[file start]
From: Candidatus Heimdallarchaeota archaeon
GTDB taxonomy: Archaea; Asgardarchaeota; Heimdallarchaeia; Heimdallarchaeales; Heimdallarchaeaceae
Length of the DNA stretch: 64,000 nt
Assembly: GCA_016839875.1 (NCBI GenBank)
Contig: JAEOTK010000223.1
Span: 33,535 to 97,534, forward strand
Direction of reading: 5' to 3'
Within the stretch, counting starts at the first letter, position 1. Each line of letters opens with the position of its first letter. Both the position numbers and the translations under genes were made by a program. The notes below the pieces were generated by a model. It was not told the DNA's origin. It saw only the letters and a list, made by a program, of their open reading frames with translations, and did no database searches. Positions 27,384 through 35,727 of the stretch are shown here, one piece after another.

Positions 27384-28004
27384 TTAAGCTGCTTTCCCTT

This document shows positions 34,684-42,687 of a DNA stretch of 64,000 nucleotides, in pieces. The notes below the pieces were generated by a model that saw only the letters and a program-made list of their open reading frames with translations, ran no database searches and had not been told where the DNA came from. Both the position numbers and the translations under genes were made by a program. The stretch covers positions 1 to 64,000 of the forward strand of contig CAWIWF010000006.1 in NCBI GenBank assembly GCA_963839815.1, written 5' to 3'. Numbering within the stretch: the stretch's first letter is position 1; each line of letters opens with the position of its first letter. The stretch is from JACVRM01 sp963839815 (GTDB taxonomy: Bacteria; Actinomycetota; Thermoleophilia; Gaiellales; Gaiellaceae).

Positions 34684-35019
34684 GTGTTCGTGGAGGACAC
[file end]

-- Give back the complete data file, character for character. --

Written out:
From: Candidatus Heimdallarchaeota archaeon
GTDB taxonomy: Archaea; Asgardarchaeota; Heimdallarchaeia; Heimdallarchaeales; Heimdallarchaeaceae
Length of the DNA stretch: 64,000 nt
Assembly: GCA_016839875.1 (NCBI GenBank)
Contig: JAEOTK010000223.1
Span: 33,535 to 97,534, forward strand
Direction of reading: 5' to 3'
Within the stretch, counting starts at the first letter, position 1. Each line of letters opens with the position of its first letter. Both the position numbers and the translations under genes were made by a program. The notes below the pieces were generated by a model. It was not told the DNA's origin. It saw only the letters and a list, made by a program, of their open reading frames with translations, and did no database searches. Positions 27,384 through 35,727 of the stretch are shown here, one piece after another.

Positions 27384-28004
27384 TTAAGCTGCTTTCCCTT

This document shows positions 34,684-42,687 of a DNA stretch of 64,000 nucleotides, in pieces. The notes below the pieces were generated by a model that saw only the letters and a program-made list of their open reading frames with translations, ran no database searches and had not been told where the DNA came from. Both the position numbers and the translations under genes were made by a program. The stretch covers positions 1 to 64,000 of the forward strand of contig CAWIWF010000006.1 in NCBI GenBank assembly GCA_963839815.1, written 5' to 3'. Numbering within the stretch: the stretch's first letter is position 1; each line of letters opens with the position of its first letter. The stretch is from JACVRM01 sp963839815 (GTDB taxonomy: Bacteria; Actinomycetota; Thermoleophilia; Gaiellales; Gaiellaceae).

Positions 34684-35019
34684 GTGTTCGTGGAGGACAC